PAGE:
On April 30, 1985, Rev. Wilhite, the pastor of Calvary Baptist Church, signed an exclusive listing agreement with Kennon Realty Services, Inc., as broker and C. Robert Stacey as agent, to sell certain church real property. This listing expired by its terms on September 1, 1985. After this contract expired, Stacey continued to assist the appellee with the sale of the church property. After Stacey left Kennon Realty and established his own company, the parties entered into another agreement by which Stacey would have an exclusive listing to sell the property. The original agreement, however, was misplaced so Stacey offered to prepare another and leave it in his office so Rev. Wilhite could come by and sign it. He signed the new contract without reading it. He claims that Stacey understood that he could only enter into a three-month agreement on behalf of his church. On June 13, 1986, one Larry Bussy presented the church with an offer to purchase the property. When Stacey called to congratulate Rev. Wilhite on the offer, he indicated that he expected 10 percent of the $195,000 sales price as commission under the listing agreement. Rev. Wilhite informed him that the contract had expired in March and that the church owed him nothing. In Rev. Wilhite's affidavit he contends that at a subsequent meeting between the parties, Stacey explained that the date on the agreement must have been mistakenly entered by the parties. Rev. Wilhite also states that he never received a copy of the contract until the meeting. An examination of the listing agreement reveals that it does not contain any description of the property it was to cover and in its place for a description it merely says "See Exhibit A." No Exhibit A was attached to the contract. Appellant contends, however, that a lengthy appraisal served as Exhibit A. The contract makes no reference to the appraisal, and there is no key contained in it which would link the contract to the appraisal.
Stacey Realty filed suit against the church and later filed a motion for summary judgment. The appellee filed a cross-motion and mainly asserted that the lack of a property description rendered the contract null and void. This appeal follows from the ruling of the court below which granted appellee's motion and denied appellant's.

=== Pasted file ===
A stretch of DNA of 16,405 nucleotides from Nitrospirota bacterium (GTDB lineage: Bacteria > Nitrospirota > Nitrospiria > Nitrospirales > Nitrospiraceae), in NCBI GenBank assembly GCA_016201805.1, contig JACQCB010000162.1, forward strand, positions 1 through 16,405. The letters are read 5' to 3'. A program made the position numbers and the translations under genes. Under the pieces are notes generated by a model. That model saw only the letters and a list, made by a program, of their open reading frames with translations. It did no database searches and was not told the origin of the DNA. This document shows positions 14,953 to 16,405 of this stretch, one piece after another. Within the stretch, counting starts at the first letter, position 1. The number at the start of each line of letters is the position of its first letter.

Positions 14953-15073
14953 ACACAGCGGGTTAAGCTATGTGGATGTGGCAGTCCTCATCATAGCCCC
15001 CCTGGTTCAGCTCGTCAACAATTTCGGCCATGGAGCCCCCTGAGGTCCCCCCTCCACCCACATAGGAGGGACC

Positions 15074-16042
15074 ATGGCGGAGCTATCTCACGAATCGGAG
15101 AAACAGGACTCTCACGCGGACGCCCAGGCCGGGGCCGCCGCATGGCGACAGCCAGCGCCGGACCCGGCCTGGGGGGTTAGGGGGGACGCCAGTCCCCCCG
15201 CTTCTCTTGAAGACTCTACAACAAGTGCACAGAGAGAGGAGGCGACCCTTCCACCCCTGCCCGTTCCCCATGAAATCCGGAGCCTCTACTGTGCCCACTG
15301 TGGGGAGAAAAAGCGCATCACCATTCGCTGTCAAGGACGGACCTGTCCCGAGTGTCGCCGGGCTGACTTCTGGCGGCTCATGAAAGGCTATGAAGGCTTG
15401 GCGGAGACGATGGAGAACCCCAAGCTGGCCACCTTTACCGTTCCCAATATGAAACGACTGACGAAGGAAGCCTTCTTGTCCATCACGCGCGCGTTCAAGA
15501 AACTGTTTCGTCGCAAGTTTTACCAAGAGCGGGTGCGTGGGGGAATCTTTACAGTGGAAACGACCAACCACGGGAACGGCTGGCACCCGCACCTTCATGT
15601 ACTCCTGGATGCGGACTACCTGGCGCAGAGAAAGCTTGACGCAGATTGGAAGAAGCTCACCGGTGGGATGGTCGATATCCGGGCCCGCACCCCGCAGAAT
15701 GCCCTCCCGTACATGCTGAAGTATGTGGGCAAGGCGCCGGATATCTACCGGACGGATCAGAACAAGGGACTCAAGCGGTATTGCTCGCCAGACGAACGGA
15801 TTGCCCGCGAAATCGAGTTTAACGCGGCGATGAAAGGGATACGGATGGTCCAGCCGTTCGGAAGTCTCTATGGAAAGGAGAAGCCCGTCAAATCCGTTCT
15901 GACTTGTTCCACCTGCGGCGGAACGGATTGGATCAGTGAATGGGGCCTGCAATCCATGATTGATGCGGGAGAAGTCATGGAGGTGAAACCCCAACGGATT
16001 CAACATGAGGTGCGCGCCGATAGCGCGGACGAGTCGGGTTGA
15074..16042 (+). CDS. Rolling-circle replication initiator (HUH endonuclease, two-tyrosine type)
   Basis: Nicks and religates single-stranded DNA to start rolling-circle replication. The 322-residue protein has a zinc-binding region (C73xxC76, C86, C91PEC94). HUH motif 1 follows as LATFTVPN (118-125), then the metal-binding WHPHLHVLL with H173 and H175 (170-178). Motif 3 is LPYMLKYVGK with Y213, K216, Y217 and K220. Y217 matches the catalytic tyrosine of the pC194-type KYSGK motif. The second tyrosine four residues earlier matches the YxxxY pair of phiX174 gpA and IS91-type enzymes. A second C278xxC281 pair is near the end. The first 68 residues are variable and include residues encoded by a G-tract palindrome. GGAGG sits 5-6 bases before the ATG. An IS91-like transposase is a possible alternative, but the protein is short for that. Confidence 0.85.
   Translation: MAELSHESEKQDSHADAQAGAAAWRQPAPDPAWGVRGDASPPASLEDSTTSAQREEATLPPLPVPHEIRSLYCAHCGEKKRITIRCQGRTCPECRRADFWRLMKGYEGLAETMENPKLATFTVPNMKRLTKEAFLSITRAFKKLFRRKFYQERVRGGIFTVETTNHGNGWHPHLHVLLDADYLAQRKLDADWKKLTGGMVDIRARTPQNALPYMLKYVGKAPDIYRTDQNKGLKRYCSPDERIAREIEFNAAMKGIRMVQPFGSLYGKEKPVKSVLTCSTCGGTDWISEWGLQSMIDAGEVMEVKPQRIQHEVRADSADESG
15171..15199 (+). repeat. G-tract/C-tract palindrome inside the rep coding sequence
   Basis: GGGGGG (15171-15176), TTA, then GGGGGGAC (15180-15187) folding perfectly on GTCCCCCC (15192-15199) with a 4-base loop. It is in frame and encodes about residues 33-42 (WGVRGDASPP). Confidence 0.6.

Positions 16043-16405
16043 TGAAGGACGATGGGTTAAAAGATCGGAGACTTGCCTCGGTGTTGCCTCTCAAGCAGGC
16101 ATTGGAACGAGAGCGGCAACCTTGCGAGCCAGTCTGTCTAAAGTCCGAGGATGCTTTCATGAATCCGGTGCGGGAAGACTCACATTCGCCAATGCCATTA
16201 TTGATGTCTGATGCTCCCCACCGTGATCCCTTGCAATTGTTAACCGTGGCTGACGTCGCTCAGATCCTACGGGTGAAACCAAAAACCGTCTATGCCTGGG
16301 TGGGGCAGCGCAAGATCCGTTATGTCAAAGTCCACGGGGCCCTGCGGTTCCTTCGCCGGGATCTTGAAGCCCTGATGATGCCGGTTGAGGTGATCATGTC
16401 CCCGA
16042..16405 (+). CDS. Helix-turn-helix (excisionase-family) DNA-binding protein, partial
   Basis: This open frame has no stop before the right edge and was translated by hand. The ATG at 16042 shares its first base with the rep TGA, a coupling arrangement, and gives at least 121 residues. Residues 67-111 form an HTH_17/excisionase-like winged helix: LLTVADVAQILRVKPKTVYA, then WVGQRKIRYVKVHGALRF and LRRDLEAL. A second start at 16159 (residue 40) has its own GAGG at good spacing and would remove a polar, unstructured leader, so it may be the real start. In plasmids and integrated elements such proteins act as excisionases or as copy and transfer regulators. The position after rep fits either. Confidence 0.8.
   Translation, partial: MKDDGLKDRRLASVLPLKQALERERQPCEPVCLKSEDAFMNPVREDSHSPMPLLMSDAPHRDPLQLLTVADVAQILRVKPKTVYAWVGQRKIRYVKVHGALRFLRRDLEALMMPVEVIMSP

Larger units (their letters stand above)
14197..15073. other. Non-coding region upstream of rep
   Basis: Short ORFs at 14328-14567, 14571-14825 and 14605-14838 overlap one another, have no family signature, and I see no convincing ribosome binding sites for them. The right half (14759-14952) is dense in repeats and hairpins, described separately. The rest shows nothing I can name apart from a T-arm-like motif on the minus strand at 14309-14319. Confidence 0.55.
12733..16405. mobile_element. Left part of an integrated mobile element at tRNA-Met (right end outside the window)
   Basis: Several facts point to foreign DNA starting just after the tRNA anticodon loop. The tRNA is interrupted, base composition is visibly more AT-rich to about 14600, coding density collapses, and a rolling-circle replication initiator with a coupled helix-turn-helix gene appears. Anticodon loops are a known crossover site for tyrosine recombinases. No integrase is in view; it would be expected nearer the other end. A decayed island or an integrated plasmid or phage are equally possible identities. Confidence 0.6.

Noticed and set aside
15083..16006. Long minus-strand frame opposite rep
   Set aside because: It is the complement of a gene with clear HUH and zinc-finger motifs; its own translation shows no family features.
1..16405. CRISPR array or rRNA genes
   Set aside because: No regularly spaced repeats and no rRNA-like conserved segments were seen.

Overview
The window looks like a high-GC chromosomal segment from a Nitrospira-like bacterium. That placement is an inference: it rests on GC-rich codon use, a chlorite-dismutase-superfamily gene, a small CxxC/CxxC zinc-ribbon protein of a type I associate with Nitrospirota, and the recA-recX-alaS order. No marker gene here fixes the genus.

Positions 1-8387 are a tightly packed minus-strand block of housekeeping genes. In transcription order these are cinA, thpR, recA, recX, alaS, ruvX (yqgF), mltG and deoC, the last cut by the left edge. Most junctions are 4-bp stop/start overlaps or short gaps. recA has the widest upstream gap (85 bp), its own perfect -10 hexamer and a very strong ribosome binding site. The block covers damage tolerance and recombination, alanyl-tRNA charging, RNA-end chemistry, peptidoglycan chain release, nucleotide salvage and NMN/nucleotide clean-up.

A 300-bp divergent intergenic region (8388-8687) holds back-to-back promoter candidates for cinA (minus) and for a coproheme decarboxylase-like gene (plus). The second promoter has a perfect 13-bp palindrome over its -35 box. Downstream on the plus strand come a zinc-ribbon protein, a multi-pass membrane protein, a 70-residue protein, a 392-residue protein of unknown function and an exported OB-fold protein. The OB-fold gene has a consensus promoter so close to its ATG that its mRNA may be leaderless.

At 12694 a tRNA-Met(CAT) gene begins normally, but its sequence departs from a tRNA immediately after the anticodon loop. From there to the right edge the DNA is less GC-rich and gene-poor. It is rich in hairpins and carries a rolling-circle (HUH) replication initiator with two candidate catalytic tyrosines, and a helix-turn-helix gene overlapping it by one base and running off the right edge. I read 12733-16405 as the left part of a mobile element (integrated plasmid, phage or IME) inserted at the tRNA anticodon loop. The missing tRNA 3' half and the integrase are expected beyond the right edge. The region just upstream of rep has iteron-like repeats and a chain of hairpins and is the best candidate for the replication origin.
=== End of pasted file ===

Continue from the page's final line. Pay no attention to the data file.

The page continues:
1. Appellant contends that Rev. Wilhite's failure to read the contract precluded him from raising the defenses of fraud and mutual mistake.
Where one signs a contract without reading it, he is bound by its terms unless he can show that an emergency existed at the time that he signed it that would excuse his failure to read it, or the other party misled him by artifice or device to prevent him from reading it, or a fiduciary or confidential relationship existed upon which he relied in not reading the contract. Van Den Berg v. Northside Realty Assoc., 172 Ga. App. 591 (323 SE2d 839) (1984)
. Rev. Wilhite has not shown the existence of an emergency that would excuse his failure to read the contract. He cannot set up a defense of fraud where he had the capacity and opportunity to read the contract. Craft v. Drake, 244 Ga. 406 (260 SE2d 475) (1979)
. The defense of mutual mistake is not available to one who does not read a contract before signing it. See Gulden v. Newberry Wrecker Svc., 154 Ga. App. 130 (267 SE2d 763) (1980)
. He is likewise not entitled to equitable relief where, by exercising slight diligence, he could have prevented the fraud which he alleges to have been perpetrated upon him. Charles v. Simmons, 215 Ga. 794 (113 SE2d 604) (1960)
Appellee's argument that a fiduciary relationship existed between the parties and that appellant violated that relationship by inducing appellee to sign the contract is without merit. "A confidential relationship does not exist prior to the contract or legal relationship creating it, unless it exists for other reasons." Cole v. Cates, 113 Ga. App. 540
, 544 (149 SE2d 165
) (1966). The only evidence of a prior fiduciary relationship between the parties was a listing of the property with Kennon Realtors which expired on September 1, 1985.
2. This case is not governed by the statute of frauds as asserted by appellee. An exclusive listing agreement is not within the statute of frauds. Orr v. Smith, 102 Ga. App. 40 (115 SE2d 601) (1960)
. It is a contract for services and not for the sale of lands. Cantrell v. Johnston, 74 Ga. App. 74
, 78 (38 SE2d 893
) (1946); Lingo v. Blair, 32 Ga. App. 111 (122 SE 802) (1924)
. The rules of the Georgia Real Estate Commission do not determine whether a listing agreement (which it requires to be in writing) is within the statute of frauds. See generally National Advertising Co. v. Dept. of Transp., 149 Ga. App. 334
, 339 (254 SE2d 571
) (1979); Mousetrap of Atlanta v. Blackmon, 129 Ga. App. 805
, 807 (201 SE2d 330
) (1973); Fulton County v. Holland, 71 Ga. App. 455
, 461 (31 SE2d 202
) (1944). "[A] regulatory agency has no constitutional right to legislate [Cit.] and the collateral construction given statutes by administrative officials will be disregarded where their invalidity is apparent. [Cits.]" Brown v. Quality Fin. Co., 112 Ga. App. 369
, 370 (145 SE2d 99
Accordingly, we find that the trial court erred in granting summary judgment in favor of appellee.
William G. Scrantom III, for appellant.